Welcome to our plot!

I'm Hazel, and in Nov 2006 my friend Jane and I took on a half plot at Hill Allotments, Sutton Coldfield - we want the satisfaction of growing and eating our own fruit and veg, and to improve our diet (and fitness!).

This is the story of what happened next...........

Sunday, June 17, 2012

Weather for Ducks/Slugs/Weeds

For the last couple of weeks the weather has stopped being 'changeable' and settled on 'constant rain'.  Of course, the one day that it has not rained recently was last Sunday, when I was busy doing other stuff.

But the two batches of dwarf beans and the squash/courgette/cucumbers can't live in pots in the courtyard garden forever, getting waterlogged, eaten by snails and going yellow with lack of feed in their compost, so I dodged today's heavy showers and set off to the Hill.

I was extremely pleased to see the peas zooming up their wigwams, and I had to spend a few minutes with ties making sure they stayed where they were supposed to be.

Not so good (in fact terrible) were the French beans that I planted out a couple of weeks ago - the slugs/snails have had an absolute field day with one batch of beans totally disappeared, and only the runners just about holding their own.

It started raining, and I was very gloomy about the slug damage to the beans, carrots and - now I came to have a look - the row of decimated lettuce, so once I had planted out the last couple of batches of beans, I resorted to a sprinkling of slug pellets.  Not loads - in fact a slaloming slug could pick its way through, if sufficiently determined, but if I want any beans at all, I can see no way round it.

I still don't know if it is the slugs eating the carrot seedlings as they emerge, or if I have a dicey packet of carrot seed - I sowed a row of a different variety to see if it makes any difference.  I am half hearted about carrots - by the time the slugs have had a go along with the inevitable carrot fly, there is very rarely anything looking like a carrot left for me to eat in any case.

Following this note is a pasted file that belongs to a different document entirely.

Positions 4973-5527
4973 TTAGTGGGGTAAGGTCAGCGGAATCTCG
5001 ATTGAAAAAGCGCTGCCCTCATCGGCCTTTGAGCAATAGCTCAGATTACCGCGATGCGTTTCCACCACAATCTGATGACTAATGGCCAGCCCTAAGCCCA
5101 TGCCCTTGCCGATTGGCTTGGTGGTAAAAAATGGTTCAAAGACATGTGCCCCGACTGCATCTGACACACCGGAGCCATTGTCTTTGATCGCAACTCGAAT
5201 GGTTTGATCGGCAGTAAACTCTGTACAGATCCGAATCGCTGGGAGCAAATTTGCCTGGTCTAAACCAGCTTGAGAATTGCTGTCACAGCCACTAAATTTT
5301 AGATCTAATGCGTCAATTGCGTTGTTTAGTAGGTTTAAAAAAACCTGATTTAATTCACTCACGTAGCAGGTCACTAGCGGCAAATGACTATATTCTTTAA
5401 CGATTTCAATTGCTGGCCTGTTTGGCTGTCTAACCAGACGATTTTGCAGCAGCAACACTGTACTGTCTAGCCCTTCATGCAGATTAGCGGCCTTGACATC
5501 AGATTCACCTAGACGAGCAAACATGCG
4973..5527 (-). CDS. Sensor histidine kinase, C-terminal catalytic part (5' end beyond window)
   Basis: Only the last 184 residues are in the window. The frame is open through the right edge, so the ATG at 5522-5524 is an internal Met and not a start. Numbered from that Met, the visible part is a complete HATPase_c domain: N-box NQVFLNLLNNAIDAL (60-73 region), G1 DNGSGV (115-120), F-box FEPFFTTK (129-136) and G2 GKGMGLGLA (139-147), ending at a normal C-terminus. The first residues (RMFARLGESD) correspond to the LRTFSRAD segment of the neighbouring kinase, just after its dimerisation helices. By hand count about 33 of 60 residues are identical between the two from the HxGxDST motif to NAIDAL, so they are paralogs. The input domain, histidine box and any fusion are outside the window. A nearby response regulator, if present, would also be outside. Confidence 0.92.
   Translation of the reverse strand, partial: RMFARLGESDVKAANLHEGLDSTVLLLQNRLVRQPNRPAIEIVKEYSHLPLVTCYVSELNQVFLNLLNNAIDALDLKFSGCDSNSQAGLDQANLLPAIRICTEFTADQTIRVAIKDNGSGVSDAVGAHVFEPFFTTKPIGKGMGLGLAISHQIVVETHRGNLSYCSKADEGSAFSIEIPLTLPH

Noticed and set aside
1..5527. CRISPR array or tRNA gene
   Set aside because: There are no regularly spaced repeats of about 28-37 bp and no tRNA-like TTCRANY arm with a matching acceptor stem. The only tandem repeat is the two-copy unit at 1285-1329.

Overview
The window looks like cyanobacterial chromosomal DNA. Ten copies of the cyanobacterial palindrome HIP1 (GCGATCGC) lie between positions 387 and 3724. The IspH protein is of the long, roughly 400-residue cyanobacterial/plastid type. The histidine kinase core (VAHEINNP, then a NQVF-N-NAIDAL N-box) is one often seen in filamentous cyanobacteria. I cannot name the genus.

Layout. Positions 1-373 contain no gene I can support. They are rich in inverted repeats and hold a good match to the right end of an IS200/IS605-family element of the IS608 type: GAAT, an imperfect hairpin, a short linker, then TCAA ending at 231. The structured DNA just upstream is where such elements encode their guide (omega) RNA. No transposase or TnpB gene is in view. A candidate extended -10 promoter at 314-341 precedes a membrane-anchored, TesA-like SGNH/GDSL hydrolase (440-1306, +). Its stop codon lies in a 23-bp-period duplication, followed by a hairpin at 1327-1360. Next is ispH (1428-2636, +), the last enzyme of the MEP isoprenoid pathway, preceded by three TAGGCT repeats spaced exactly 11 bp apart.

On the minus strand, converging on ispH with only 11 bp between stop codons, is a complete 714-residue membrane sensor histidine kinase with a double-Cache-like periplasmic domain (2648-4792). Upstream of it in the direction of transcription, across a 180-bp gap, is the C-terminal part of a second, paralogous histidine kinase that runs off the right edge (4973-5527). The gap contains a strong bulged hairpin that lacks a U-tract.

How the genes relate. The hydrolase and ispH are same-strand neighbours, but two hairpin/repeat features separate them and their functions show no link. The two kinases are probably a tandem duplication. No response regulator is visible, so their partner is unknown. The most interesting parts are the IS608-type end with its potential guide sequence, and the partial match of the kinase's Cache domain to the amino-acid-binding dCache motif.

I got my head down and weeded the onions, the beds for this years miscellaneous crops and the nursery bed whilst weathering another shower, then planted out the concurbits, and a dozen calabrese plants that I bought at the garden centre a couple of weeks ago.

As always, I could have spend days just weeding, but it all looks better - and despite the best endeavours of weeds/slugs/weather, I will very shortly be eating broad beans and new potatoes, something I wouldn't swap for the world.

Tuesday, June 05, 2012

Changeable Weather

We have had an extraordinary contrast in the weather over the last couple of weeks - we had a week towards the end of May when it was so hot you couldn't move, and this week the temperatures have dipped and - boy - has it rained.

The first chance I had this long bank holiday weekend to get out and not get thoroughly soaked was yesterday, when I packed the car high with bean seedlings and headed to the Hill.  Because the bean frame was prepped already, I just needed to tickle the soil with a fork and get planting.  Instant allotment - I love it!

One of the climbing bean varieties has not done well - I've sown further seed - so I have a gap there, and I still need to put two lots of dwarf beans out, but otherwise, that bed can look after itself.

I was distracted by some weeding - a never ending job - then sowed a couple of rows of parsnip and carrot.  I  sowed the carrot thickly as I have become suspicious of this seed packet's viability.  Despite squinting closely at the two previous rows I have put in, I cannot see any seedlings at all.  The parsnips are all coming up which were sown at the same time, but not a sniff of carrot.  It's either the slugs hoovering up the seedlings as they come up, or seed which is past its best - something I am quite prepared to believe.

The weather seems to have suited the peas and broad beans - flowers now on the first broadies I planted out, and the peas all clinging to their wigwams.  The potatoes are all looking quite chipper, too, so I earthed them up, and now they can get on with it as well.

I nodded in satisfaction of a job well done then walked up the plot to put the spade and fork away.  I passed the asparagus bed and admired the plants - all twelve crowns looking good - when I spotted an IMPOSTER in the midst. Yes, the first of the asparagus beetles - AAAGH! I had a quick beetle-squashing session - if I can't eat the asparagus till next year, I'm damned if I'm going to let them scoff it!

Then home to plant out the peppers into their final pots in the mini green house (late, I know) and to plant out the tomatoes into their buckets.

And now it is raining again.
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